Let it Be Done Unto Me: the Vulnerability of Assent

This is the first in a series of articles on the dignity and vocation of women, published in celebration of the 25th anniversary of Pope John Paul II’s encyclical Mulieris Dignitatem. Read Part II here, Part III here, Part IV here, and Part V here.

Back in the spring, I accompanied my twenty-five year old daughter to her first pregnancy scan, at just eleven weeks. The nurse placed the ultrasound device on her abdomen, and immediately an image appeared onscreen: a tiny human child, with legs, arms, vertebrae, skull and face; and an even tinier heart, pulsing away in a body barely 5cm long. But the thing that struck me most was the space around that body. A perfectly formed, dark space, sheltering this child in the midst of my daughter’s own flesh.

The ultrasound scan is a good metaphor for the advances modern medicine has made, advances that enable us to see and understand the extraordinary feat of procreation as it unfolds. In Mulieris Dignitatem, Pope John Paul II praised such advances, but he also issued a warning that such advances should not trap us in a bio-physiological interpretation of women and of motherhood. “Such a restricted picture would go hand in hand with a materialistic concept of the human being and of the world. In such a case, what is truly essential would unfortunately be lost. Motherhood as a human fact and phenomenon, is fully explained on the basis of the truth about the person. Motherhood is linked to the personal structure of the woman and to the personal dimension of the gift. … Mary’s words at the Annunciation – ‘Let it be done unto me according to your word’ – signify the woman’s readiness for the gift of self, and her readiness to accept a new life.”

Unfortunately, the culture of the so-called developed world increasingly fails to cultivate, or support, this fundamental outlook on the part of women, and this creates a crisis for motherhood, though of a different nature than the crisis of inadequate maternity care elsewhere in the world. Many Catholic commentators have traced the crisis in the West to the separation of the unitive and the procreative aspects of the nuptial act, and this is correct. However, it doesn’t help us rectify the problem, unless we are able to grasp the deeper roots of the cultural crisis. Somehow, we have to get beyond the ghetto of religious discourse into which we are increasingly being corralled. We have to create a culture of life which replies adequately to the culture of death – and that may mean using all manner of media, including that made possible through the internet, but also novels, poetry, theatre, film, painting, sculpture, music. A vital part of doing this authentically (rather than as propaganda) involves a rich enunciation of the phenomenology of maternity.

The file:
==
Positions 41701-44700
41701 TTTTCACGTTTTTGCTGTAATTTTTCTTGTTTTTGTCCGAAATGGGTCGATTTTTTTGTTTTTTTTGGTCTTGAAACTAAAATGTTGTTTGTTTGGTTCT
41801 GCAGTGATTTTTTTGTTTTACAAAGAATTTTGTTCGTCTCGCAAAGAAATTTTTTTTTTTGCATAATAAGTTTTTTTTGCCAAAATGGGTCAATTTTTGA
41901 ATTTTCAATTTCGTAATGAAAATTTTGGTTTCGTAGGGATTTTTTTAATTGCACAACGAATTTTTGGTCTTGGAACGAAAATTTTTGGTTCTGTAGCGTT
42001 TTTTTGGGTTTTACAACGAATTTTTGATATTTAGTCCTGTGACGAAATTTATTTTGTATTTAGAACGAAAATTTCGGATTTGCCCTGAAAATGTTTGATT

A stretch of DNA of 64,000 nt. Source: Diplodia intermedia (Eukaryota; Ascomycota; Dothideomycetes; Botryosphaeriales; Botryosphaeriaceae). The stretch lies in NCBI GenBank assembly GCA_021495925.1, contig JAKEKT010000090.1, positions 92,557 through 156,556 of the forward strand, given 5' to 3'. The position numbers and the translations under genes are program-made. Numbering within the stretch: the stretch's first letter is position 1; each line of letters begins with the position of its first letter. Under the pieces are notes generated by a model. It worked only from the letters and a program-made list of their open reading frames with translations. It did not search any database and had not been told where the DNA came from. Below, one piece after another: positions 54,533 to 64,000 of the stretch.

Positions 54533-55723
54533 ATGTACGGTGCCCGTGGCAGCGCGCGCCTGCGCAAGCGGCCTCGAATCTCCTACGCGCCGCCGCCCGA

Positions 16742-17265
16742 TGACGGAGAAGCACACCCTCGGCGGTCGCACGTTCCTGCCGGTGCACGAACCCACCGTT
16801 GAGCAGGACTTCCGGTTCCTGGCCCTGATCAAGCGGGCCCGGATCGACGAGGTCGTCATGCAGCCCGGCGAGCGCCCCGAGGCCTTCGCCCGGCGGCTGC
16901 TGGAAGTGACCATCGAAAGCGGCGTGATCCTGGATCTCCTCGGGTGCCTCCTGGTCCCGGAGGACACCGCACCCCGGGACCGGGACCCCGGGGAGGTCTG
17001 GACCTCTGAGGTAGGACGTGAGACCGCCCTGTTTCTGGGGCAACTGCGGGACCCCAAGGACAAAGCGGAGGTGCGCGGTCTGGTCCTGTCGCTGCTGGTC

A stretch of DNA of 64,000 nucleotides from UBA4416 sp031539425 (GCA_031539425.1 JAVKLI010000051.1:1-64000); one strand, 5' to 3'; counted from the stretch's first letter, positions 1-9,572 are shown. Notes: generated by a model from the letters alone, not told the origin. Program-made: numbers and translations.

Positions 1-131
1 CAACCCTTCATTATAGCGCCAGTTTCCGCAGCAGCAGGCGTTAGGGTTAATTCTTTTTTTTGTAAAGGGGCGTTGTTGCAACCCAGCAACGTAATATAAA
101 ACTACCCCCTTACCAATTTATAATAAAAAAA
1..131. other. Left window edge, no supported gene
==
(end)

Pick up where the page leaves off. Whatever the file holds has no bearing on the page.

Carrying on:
Let us start with the experience of a hypothetical woman: a practicing Catholic at the beginning of the 21st century. She is married, and very much in love with her husband. She is educated, and wants to use her education not simply for her own benefit, but for the benefit of those around her. She may not think of it in exactly this way, but she has an intuition that goes beyond worldly ambition or even personal idealism: an intuition that she could give glory to God through her gifts. And she is also open to new life. She is ready to be a mother, ready to be generous with her body, her mind, her soul. This is about as good as it gets.

Now the challenges arise. In my own country, the reality of what couples go through in trying to create a home and devote themselves to their family is impacted by an economic system which completely fails to take into account the value of this unpaid, therefore unprofitable and untaxable, labor of love. Housing – something crucial to the domestic sphere – is expensive, at least in the major urban centers where most employment is to be found. There is no fiscal acknowledgement of the needs of single-income families on the part of the government. Even if the mother continues to work, it is very unlikely she will find a professional structure that takes into account the changing work-life balance that ought to be respected throughout the early years of a child’s life. Which means we are forcing women to make an impossible choice. A choice which, incidentally, may deprive the work-place of the unique contributions that such women could make. And the presence in the work-place of genuinely maternal women would, in many fields, impact positively on other women, as well as men.

Then there is the fact of what such a woman will face simply at the hands of the medical profession, which in the UK is now schooled uniformly to withhold acknowledgement of new life if the mother is not fully committed to it herself. If the child in utero turns out to have a congenital problem, she is suddenly left in a terrible limbo. This actually happened to my daughter at her 20-week scan, when it was discovered that her baby had talipes – a totally treatable condition. I will never forget the atmosphere of reserve, the lack of a sense of support and reassurance while first the nurse, then a consultant, silently scrutinized my now even more developed grandchild’s ultrasound images, and then waited to hear that my daughter and her husband were completely committed to their pregnancy.